Definition of handwringing in US English:

handwringing

noun

  • 1The clasping together and squeezing of one's hands, especially when distressed or worried.

    • ‘She needs a lot more rescuing than your handwringing and message-leaving and regretting will do.’
    • ‘‘Nobody knows what will happen’ is not an alternative to so-called nervous handwringing.’
    • ‘I'm agnostic on the subject, but the coverage of Richard Clark's promotion range from resigned sighs to outright handwringing.’
    • ‘Finally, the handwringing once the exorbitant fee is revealed.’
    • ‘Anguished handwringing is one of the commonest, and most useless, rituals of Irish public life.’
    • ‘There is no need for meetings, cover-ups, payoffs, or handwringing.’
    1. 1.1 An excessive display of concern or distress.
      ‘his customary handwringing about the need for more local aid’
      • ‘There were months of handwringing and hankie clutching and ‘how will we ever sleep again knowing that political activity took place in the People's House!’’
      • ‘There is so much bleating and handwringing about Howard Dean being the nominee that I can't decide to laugh or vomit.’
      • ‘But despite the handwringing over professionalization, it's also notable how little the political blogosphere has changed.’
      • ‘This is why we will see another swirling controversy around the Blown-Up Soccer Players commercial produced by the UN is going to lead to heads rolling and all sorts of handwringing.’
      • ‘They have politely issued complaints, but they mostly have eschewed fingerpointing for handwringing.’
      • ‘She has vigorously supported the prosecution and incarceration of the gangbangers without the slightest public display of hesitation, handwringing, or apology.’
      • ‘You make a good point, Kitty, and that's what the administration is saying, that we've heard this before, this naysaying, this handwringing.’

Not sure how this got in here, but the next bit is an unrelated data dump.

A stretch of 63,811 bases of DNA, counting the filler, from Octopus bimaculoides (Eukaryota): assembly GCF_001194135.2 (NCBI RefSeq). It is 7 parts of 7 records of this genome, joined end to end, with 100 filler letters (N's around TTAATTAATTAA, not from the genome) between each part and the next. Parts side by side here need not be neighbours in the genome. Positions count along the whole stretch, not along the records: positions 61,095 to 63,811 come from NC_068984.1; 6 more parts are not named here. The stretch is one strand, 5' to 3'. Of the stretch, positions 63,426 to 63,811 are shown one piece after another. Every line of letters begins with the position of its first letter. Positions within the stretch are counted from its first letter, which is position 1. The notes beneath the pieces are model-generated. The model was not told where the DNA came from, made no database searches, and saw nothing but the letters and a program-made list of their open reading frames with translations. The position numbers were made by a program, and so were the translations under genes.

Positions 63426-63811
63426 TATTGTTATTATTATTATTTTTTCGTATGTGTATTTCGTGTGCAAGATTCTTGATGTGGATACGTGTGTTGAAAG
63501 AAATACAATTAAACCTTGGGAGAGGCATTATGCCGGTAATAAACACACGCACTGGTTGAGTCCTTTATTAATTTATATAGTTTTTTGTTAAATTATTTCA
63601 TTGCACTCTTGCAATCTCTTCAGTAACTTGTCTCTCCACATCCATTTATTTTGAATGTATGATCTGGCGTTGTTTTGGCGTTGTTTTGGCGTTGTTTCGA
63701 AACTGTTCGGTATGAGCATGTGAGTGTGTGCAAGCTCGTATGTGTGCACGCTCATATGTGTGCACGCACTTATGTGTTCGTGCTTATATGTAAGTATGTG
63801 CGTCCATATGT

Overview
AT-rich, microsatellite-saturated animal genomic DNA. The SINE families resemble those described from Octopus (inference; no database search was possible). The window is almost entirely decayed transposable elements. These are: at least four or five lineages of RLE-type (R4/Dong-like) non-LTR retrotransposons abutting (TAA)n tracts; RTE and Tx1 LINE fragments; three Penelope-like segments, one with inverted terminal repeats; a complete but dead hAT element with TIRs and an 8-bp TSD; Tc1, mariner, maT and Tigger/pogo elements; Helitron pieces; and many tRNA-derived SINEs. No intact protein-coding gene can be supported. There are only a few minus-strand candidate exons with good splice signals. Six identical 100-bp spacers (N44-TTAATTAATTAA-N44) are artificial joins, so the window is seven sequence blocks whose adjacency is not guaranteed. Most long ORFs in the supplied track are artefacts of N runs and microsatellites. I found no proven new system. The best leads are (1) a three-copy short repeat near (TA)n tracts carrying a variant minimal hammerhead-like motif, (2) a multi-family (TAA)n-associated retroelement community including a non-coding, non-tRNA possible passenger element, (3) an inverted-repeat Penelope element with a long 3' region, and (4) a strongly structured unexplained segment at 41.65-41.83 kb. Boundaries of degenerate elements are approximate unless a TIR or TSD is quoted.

• ‘There has been much pious handwringing from the Democrats about the fate of poor Valerie Plame, but we have to put this into non-partisan perspective.’
      • ‘Though I don't recall the details, I remember a similar wave of handwringing in the 80s (?) about violent movies and television.’
      • ‘There has been a vast amount of handwringing about the Hutton report on the BBC, including by some of our own fine writers, who seem to feel that the report is somehow a threat to the independence of the BBC.’
      • ‘Right now, the argument that the war will have unforeseen and disastrous consequences may sound like handwringing, but it is doubtless true.’
      • ‘Rather, the trial was always about how the West saw itself in international affairs - and thus the death of Milosevic has become an occasion for handwringing about the West's role today.’
      • ‘No handwringing, no declaiming the end of Western civilization due to loose-moraled hipsters and free agent nation types swapping spit and job leads on the Internet.’
      • ‘Throughout all the hullabaloo and spurious handwringing, the one constant was Booker, whose profits derived largely from the unglamorous cash-and-carry trade.’
      • ‘As a card carrying neocon of the PNAC persuasion, he thinks that all this namby-pamby handwringing about poverty is rubbish.’
      • ‘This is the end of the handwringing over the site's future.’
      • ‘That was nearly thirty years ago, and over the years the delusion that an unlimited license to commit an unspeakable evil can be disguised or excused by a display of moral handwringing has become ever less convincing to ever more Americans.’
      • ‘I don't know if the tactic succeeded, but I don't believe it hurt the greater cause any, despite the handwringing about its ‘intemperence.’’
      • ‘The handwringing in the press is so severe you can hear the bird-bones of these desiccated scribes cracking as they conjur up the next Horrible Scenario.’
      • ‘The only reason we made it through the handwringing of 2003 and 2004 was because the engineer had nerve.’

Pronunciation

handwringing

/ˈhandˌriNGiNG/